NANOIMAGING: Tunable nanoscopic lasers probe cellular domains

Researchers at Lawrence Berkeley National Laboratory (LBNL; Berkeley, CA) and the University of California at Berkeley have invented a bio-friendly nanosize electrode-free light source capable of emitting coherent light that can be continuously tuned across the visible spectrum. The device may eventually become a key enabler for subwavelength optics-a laser source for use in the physical, information, and biological sciences that is stable at room temperature and compatible with the fluid-filled environments of life at the cellular level.1

A laser-trapped and pumped potassium niobate nanowire was used to scan a thermally evaporated pattern of gold stripes on a glass coverslip, producing a result comparable to atomic-force microscopy. (Courtesy of LBNL)
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The work combines previously reported developments in the same lab: a nanoscopic light source in air and a passive subwavelength waveguide, said Peidong Yang, one of two principal investigators on the team. The new and enabling piece in this work is the nonlinear optical conversion performed in potassium niobate nanowires. Potassium niobate offers low toxicity, chemical stability, large effective nonlinear optical coefficients at room temperature, large refractive indices, and transparency across a wide range of wavelengths, including the visible spectrum.

The nanowires (each measuring several microns in length and about 100 nm in diameter) were synthesized in a hot-water solution and separated using ultrasound. Infrared laser radiation (which is compatible with living tissue) was used to trap and manipulate individual nanowires and as an optical pump, causing the nanowires to emit visible light that is wavelength tunable via single-harmonic generation or wave mixing. The researchers used the nanoscopic light sources in solution to perform optical imaging and near-field scanning with resolution down to 200 nm.


The nanowire light sources were also used to generate fluorescence when placed in contact with fluorescent beads. When a nanowire light source was touched to a fluorescent bead, the bead emitted a distinct orange fluorescence at the contact point. When the nanowire was removed, the orange fluorescence was immediately reduced 80-fold, confirming that the nanowire was the predominant source of fluorescent excitation.

“In microscopy, the general rule has always been that you can look at an object or you can touch it,” said Jan Liphardt, also a principal investigator on the project. “With our nanowire light-source technology, we combine both these capabilities in a single device. This opens up the possibility of being able to manipulate a specimen as you visualize it.”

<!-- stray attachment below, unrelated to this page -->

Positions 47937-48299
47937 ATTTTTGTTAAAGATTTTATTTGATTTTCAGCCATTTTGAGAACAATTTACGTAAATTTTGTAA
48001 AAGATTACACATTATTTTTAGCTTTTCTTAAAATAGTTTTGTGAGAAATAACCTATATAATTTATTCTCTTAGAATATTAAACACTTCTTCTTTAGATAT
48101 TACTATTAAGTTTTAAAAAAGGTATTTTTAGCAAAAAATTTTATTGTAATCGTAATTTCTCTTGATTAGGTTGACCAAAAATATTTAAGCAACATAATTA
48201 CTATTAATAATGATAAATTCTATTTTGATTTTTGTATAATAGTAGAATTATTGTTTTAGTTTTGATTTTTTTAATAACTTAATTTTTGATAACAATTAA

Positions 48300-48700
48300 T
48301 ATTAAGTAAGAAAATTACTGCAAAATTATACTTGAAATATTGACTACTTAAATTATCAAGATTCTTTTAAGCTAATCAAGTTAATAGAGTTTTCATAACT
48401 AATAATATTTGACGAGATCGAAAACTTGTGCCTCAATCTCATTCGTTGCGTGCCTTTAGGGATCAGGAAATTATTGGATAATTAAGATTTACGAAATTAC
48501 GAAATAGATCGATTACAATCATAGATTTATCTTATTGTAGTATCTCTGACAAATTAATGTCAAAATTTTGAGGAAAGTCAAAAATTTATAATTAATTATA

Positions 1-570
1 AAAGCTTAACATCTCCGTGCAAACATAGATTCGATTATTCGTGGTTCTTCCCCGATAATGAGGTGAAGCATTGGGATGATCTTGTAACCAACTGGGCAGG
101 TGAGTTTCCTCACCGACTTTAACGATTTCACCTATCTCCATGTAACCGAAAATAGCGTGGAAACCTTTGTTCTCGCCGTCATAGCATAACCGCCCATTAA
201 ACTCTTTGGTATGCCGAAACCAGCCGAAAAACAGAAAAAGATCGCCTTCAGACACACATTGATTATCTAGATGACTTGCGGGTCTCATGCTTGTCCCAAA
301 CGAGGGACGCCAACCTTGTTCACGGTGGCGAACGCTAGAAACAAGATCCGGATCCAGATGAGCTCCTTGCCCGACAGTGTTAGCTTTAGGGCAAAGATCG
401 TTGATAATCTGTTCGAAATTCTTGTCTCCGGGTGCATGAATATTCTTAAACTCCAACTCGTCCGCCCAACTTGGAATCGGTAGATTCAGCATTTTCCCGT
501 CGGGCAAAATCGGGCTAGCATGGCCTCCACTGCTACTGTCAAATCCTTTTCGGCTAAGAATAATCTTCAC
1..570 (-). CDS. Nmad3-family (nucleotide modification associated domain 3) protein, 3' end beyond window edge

The small size of the source also opens interesting possibilities. “The next direction we would like to push is single-cell endoscopy, in which we use these nanoscale light sources and subwavelength waveguides to do high-resolution imaging inside the individual cell,” Yang said. “The ability to monitor processes within living cells should greatly improve our fundamental understanding of cell functions, intracellular physiological processes, and cellular signal pathways.”

The ability to trap and manipulate single nanowires with optical tweezers turns out to be critical not only for bioimaging, but also potentially for wiring together nanophotonic circuitry. “Lasers, waveguides, nonlinear optical converters, and photodetectors are all important components for photonic technology,” said Yang. “A full-fledged nanophotonic technology will require these elements to create integrated nanophotonic circuitry. They are also quite important for other applications such as lab-on-a-chip technologies or quantum cryptography.”

Yang and Liphardt caution that the nanowire light-source technology is at a very early stage of development. Liphardt compared it to the level at which atomic-force microscopy was some ten years ago. He also said the technology is not intended to replace existing microscopy technologies, but will enable researchers to do things that cannot be done with current technology.

Hassaun A. Jones-Bey


1. Y. Nakayama et al., Nature 447, 1098 (June 28, 2007).

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